Schneider, Daniel Sedin ride to Canucks rescue | Hockey | CBC Sports

Hockey Night in CanadaSchneider, Daniel Sedin ride to Canucks rescue

Posted: Thursday, April 19, 2012 | 02:09 AM

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Cory Schneider, centre, of the Vancouver Canucks celebrates a 3-1 win over the Los Angeles Kings with Kevin Bieksa, Manny Malhotra and Alexander Edler on Wednesday. (Harry How/Getty Images) Cory Schneider, centre, of the Vancouver Canucks celebrates a 3-1 win over the Los Angeles Kings with Kevin Bieksa, Manny Malhotra and Alexander Edler on Wednesday. (Harry How/Getty Images)

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Netminder Cory Schneider was excellent and Daniel Sedin made an immediate impact for the Vancouver Canucks, even though he was playing in his first game since he suffered a concussion four weeks ago. As a result, the Canucks finally beat the Los Angeles Kings 3-1 on Wednesday.

LOS ANGELES -- Netminder Cory Schneider was excellent and Daniel Sedin made an immediate impact for the Vancouver Canucks, even though he was playing in his first game since he suffered a concussion four weeks ago.

Schneider, Daniel Sedin and an improved power play were the main reasons the Canucks finally broke through for their first positive result of the 2012 Stanley Cup playoffs, a 3-1 win against the Los Angeles Kings at the Staples Center on Wednesday.

Vancouver avoided becoming the first Presidents' Trophy-winning team to be swept in the first round since the current playoff format was put in place in 1992-93.

But can the Canucks beat the stingy Kings three more times next week? Can the Canucks become only the fourth team in Stanley Cup history to overcome a three-game playoff deficit? Or are they going home to die an unexpected first-round death in Game 5 on Sunday after coming so close to claiming a championship 10 months ago?

"We had to win," said the redheaded Schneider, who made 43 saves for his first career NHL post-season victory.

"It didn't matter how we did it. We just had to win."

The Canucks overcame a dismal first period and escaped with a 2-1 lead following 40 minutes, thanks to some outstanding goaltending from Schneider during a Kings power play late in the second period.

"That's what a goalie is there for, especially on the road," said Schneider, who also stopped a Dustin Brown penalty shot early in the third period.

"You have to come up with some big saves early on and give your guys a chance to get into the game, get into a rhythm and get comfortable on the road. I thought our second and third periods were better and we got stronger as the game went on."

Goaltending has not been a problem for the Canucks in this series. But Vancouver head coach Alain Vigneault, whose job also is on the line, made a difficult decision to play Schneider again rather than go back to the Canucks' high-paid No. 1 in Roberto Luongo, who played in the first two games.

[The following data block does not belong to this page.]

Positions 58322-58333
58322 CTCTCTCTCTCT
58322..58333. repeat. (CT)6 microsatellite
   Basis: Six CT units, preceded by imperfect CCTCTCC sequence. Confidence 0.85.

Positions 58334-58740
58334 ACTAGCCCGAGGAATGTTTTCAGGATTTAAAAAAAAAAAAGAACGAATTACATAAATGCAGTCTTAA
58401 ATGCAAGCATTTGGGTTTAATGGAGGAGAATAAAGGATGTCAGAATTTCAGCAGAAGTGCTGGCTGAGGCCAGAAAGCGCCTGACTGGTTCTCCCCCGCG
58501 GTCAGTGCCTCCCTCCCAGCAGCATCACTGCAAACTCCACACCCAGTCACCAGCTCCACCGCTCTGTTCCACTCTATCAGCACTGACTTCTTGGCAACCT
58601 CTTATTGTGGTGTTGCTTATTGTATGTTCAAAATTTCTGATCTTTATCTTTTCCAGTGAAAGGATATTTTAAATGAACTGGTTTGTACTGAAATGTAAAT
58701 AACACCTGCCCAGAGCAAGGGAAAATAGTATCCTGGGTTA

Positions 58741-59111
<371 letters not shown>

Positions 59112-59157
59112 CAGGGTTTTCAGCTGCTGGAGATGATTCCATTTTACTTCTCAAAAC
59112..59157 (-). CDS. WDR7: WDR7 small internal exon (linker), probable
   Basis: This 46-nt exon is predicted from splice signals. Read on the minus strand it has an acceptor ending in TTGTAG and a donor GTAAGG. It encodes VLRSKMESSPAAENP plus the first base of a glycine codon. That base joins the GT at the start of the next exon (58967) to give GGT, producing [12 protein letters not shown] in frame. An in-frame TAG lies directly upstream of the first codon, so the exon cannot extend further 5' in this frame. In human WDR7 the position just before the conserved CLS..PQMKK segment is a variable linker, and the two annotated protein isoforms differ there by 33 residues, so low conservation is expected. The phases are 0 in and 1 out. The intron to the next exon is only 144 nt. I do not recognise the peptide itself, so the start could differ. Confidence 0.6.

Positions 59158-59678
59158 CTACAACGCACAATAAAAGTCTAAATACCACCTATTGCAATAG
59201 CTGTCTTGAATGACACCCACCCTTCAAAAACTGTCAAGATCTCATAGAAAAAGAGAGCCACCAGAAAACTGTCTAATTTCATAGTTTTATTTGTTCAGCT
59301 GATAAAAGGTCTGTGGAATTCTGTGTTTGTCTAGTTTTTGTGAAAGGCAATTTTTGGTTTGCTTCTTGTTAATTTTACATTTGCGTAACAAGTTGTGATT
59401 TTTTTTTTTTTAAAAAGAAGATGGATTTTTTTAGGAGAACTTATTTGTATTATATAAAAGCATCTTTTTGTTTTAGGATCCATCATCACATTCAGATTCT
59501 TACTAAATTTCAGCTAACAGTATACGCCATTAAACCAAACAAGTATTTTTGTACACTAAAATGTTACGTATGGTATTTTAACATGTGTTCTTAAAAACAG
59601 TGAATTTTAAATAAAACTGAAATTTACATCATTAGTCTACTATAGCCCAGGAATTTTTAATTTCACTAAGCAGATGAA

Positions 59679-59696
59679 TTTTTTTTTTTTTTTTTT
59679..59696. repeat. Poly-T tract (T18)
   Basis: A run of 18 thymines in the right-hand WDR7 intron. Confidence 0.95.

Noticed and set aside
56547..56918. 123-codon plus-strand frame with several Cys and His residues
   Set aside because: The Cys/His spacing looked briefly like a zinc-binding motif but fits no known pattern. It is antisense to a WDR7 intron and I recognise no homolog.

By choosing Schneider, the speculation immediately began that the Canucks, as an organization, has decided it will keep Schneider and will try to trade Luongo in the summer.

Luongo has a no-trade clause and will dictate his next address, but the Canucks will not be able to get as much in return as they would have with Schneider because Luongo's long-term deal still has 10 years remaining with a salary cap hit of $5.33 million US.

"We needed a few of our guys to elevate their performance and Schneider came up real big for us," Vigneault said. "He gave us a chance in the first period when our guys were a little bit tight and not as quick as far as moving the puck and doing the right things.

"He gave us a chance to get our legs and find our hands and, after that, I thought we played pretty good."

The Canucks played like a team that didn't want to force a fifth game in the first period. They were thoroughly outplayed. A back-checking miscue from Vancouver's Mason Raymond gave Kings centre Anze Kopitar enough room to put his club up 1-0.

But the Canucks rebounded in the second period to score twice. First, defenceman Alex Edler scored on a power play, thanks to a screen from Ryan Kesler. Then, Kevin Biesksa scored a similar goal.

The 2-1 advantage was the Canucks' first lead in the series since the first period of Game 1, when an Alex Burrows goal held up for just over nine minutes before the Kings tied the game.

When Henrik Sedin scored another power-play goal in the third period to give the Canucks a 2-for-17 mark through four games, Vancouver did something it was unable to do in its previous 11 playoff games -- score three goals in regulation.

Not since Game 4 of the Western Conference final last May, when the Canucks dumped the San Jose Sharks 4-2, had Vancouver been able to turn up their offensive game in the playoffs.

They struggled in the Stanley Cup final last spring with only eight goals in seven games against the Boston Bruins. They failed to muster much offence in the first three games against the Kings. Did Daniel Sedin, who assisted on his brother's goal, make that much of a difference?

"It was nice to see [Daniel], as it was to see [Henrik] back to the way he can play," Vigneault said.

"Both of those guys together are such great players and they proved that tonight, even though Daniel hadn't practised a lot in the last little while here.

"They came out and had a stellar performance tonight." 

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